Christmas reading (3)

Mrs Grant, our Safety and Environment Manager, was the next person to write to me, telling of the book she read during our Christmas break.  She read the début novel of writer Geoffrey GudgionSaxon’s Bane, and says:

  “I read ‘Saxon’s Bane’, by Geoffrey Gudgion.  He is a local author who came and spoke at our WI, although I sadly missed his visit!  I loved the book. It seemed to have everything: historical interest, village politics, suspense, death, adventure and mystery, with the themes of good vs evil, the Church vs paganism and even a bit of a love story running through it.  I always think the best way to judge a book is whether you actually care about the characters and if you find yourself wondering what they are doing whilst you are not reading the book. Geoffrey Gudgion has achieved this: when I finished Saxon’s Bane I felt I knew them so well I wanted to go and find the fictional village and have a drink and chat with them all.”

I like the way Mrs Grant talks of the way in which she views a book, and then subsequently was able to put her ideas into practice with this one.  A good endorsement, I think.  In a later message, she told me that this wouldn’t usually have fitted with her preferred reading style or genre,which should encourage us all to break out of our comfort zone once in a while, something which we are always advising students to do!

Mr Petty, our Head of Sixth Form, was the next reader to write to me. He had just finished Stephen Graubard’s book The Presidents : the transformation of the American Presidency from Theodore Roosevelt to Barack Obama.  This book was published in 2009, when the author was 85.  Mr Petty says this about it:

“Over the holidays I very much enjoyed re-reading ‘The Presidents:  the Transformation of the American Presidency from Theodore Roosevelt to Barack Obama’ by Stephen Graubard.  I thought it was a good time to remind myself of some of the brilliant, bold, brave, and frankly bonkers people who have occupied the White House, and this is a masterful book with which to do this.  This wonderful survey – there around 40 pages on each featured President – reminds one how there are limits to how far each President can change the USA, but also brought to mind how greatly I had under-appreciated two presidents in particular.  They are not exactly unsung heroes, but Theodore Roosevelt and Lyndon Johnson are simply fascinating figures who knew what they wanted, and were unlikely to be thwarted in their very different ambitions.  I’d heartily recommend this work, even if one simply dips in to it to read about one or two presidents.”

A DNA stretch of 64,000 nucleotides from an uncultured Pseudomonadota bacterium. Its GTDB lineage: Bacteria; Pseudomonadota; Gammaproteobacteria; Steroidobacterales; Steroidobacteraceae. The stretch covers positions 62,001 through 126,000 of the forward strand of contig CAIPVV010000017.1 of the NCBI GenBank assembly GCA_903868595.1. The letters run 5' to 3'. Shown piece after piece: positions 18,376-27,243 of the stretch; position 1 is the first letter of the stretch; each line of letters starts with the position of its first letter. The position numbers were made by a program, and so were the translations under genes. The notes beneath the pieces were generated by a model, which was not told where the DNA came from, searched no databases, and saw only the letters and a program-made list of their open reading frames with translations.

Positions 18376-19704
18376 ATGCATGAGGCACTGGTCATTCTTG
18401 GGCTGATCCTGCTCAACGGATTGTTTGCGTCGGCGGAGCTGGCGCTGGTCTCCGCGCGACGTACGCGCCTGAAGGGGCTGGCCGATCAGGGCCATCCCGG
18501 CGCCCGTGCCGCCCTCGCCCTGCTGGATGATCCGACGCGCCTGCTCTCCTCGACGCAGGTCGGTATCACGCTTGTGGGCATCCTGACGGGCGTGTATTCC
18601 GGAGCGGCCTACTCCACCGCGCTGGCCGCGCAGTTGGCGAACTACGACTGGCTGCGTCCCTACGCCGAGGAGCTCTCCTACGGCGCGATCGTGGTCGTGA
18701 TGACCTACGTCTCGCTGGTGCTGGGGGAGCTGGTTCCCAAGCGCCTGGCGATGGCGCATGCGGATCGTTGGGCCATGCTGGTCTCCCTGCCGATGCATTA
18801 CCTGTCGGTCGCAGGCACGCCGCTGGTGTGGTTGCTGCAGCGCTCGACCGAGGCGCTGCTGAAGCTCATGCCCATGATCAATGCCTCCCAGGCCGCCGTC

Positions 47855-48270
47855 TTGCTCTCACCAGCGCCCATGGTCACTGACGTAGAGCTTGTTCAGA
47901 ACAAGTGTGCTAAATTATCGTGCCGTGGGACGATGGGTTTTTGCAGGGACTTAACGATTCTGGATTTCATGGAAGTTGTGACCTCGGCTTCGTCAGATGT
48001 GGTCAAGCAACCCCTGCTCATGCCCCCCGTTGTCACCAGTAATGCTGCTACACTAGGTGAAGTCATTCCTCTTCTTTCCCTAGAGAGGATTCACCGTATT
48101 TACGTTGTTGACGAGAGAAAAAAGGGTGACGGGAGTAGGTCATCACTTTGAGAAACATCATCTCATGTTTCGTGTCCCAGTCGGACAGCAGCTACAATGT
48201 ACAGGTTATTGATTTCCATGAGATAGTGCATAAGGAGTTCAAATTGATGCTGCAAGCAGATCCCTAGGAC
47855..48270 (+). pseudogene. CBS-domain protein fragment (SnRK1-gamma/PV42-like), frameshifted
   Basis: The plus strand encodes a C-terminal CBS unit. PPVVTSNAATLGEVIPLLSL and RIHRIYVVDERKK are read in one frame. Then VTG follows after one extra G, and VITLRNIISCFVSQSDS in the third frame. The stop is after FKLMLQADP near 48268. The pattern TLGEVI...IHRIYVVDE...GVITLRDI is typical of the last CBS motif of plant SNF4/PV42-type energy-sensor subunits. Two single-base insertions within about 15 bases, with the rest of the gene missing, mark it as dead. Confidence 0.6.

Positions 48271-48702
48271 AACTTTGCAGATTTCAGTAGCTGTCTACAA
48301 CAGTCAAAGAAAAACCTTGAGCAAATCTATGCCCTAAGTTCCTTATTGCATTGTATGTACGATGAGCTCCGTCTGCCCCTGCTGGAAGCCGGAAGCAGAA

After reading this review, I immediately ordered a copy and sent it to my daughter who is studying American politics as a module of her first degree at Birmingham University.  We have been much more interested in the politics of the USA since our visit to Washington DC last summer, and enjoyed visiting the fantastic museums as well as Capitol Hill and the Library of Congress.  We were fortunate enough to attend a session in the House of Represenatives, which brought everything so much more alive for us.

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Mr Rees’s book choice for World Book Day

On Thursday 4th March, 2010, World Book Day, we asked teachers to talk to their classes about their favourite books or books they are currently enjoying.   Mr Rees talked with his classes about four publications that meant a lot to him.  The first is the incredible story of Joe Simpson and his climbing partner Simon, which has also been made into a moving documentary about their terrifying ordeal: